At London Fields Primary, we believe that fieldwork trips are highly valuable for cementing historical understanding and bringing history to life. As well as being lucky enough to be situated within easy access of some of the country’s most prestigious historical venues such as The British Museum, The Museum of London, The Tower of London and The Imperial War Museum and even Pudding Lane itself!
We are extremely lucky to be based in London with a wealth of cultural opportunities just at our finger tips. Staff are constantly looking for new experiences that will enrich the learning of their pupils. This year’s history trips have taken us further afield to Butser Farm, Lullingstone Roman Villa and the Verulamium in St Albans. We also organise talks and workshops, some of which have a cross-curricular link (e.g. Egyptian dancing and instruments) and some where an expert shares their knowledge with the children in a creative capacity. Recently we had the Mayan expert Dr Davies visit us with her archaeological tools and teach us about the Ancient Maya. We regularly report on these in the newsletter so do have a look each week and see what’s been going on!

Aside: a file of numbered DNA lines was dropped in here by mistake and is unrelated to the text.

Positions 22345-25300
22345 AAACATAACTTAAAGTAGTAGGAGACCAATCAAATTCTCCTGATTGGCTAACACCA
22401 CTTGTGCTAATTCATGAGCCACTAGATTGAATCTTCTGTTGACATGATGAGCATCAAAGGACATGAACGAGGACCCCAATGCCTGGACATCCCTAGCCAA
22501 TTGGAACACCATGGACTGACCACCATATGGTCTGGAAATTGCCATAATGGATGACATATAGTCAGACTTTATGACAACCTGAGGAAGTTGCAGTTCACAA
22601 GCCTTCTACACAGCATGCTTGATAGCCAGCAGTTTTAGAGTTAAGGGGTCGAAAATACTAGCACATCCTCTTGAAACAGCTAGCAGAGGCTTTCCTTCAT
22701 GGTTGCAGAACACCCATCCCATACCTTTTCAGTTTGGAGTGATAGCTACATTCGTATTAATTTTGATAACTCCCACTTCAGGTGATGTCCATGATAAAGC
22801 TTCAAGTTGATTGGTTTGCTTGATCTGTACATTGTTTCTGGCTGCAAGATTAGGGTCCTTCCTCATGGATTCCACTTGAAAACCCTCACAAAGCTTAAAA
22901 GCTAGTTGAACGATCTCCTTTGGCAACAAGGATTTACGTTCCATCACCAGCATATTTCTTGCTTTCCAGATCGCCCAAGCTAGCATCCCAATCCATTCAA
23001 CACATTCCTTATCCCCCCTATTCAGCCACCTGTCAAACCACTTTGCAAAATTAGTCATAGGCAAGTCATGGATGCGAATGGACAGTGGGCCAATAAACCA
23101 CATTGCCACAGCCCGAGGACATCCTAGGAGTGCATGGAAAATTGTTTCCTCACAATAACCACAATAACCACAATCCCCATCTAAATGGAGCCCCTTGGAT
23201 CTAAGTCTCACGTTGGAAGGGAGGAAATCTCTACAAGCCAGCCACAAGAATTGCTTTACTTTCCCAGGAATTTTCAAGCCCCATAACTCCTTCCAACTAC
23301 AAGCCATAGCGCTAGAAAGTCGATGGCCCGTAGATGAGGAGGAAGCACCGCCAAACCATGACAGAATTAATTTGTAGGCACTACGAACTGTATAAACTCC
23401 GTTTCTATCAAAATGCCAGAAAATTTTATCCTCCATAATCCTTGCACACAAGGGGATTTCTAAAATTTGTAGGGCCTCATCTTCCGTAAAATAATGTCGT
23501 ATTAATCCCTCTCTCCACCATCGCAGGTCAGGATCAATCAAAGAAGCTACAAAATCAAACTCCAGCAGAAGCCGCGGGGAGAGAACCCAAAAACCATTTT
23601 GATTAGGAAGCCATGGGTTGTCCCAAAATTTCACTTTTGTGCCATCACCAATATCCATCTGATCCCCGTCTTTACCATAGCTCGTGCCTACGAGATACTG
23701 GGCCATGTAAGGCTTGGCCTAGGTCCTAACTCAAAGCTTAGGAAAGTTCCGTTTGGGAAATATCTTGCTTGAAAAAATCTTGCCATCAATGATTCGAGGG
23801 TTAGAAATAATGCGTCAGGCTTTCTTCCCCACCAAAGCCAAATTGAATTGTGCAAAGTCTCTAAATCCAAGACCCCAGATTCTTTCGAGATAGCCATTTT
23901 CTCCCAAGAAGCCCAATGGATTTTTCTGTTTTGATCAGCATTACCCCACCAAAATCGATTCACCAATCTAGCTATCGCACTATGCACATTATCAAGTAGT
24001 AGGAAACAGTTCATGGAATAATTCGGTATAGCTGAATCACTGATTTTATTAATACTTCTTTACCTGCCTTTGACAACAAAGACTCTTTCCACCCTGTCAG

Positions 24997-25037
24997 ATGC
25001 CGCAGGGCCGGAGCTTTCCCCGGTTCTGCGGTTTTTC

History at Home
Being an ancient city, living in London provides our children with a great opportunity to discover more about the past. As well as many museums, history is everywhere – in buildings, blue plagues and our old city wall! Children can also learn a lot from our own personal stories of the past which allow them to understand that the world changes with each generation. At London Fields we actively encourage children to continue their research at home. Below are some websites you might find useful: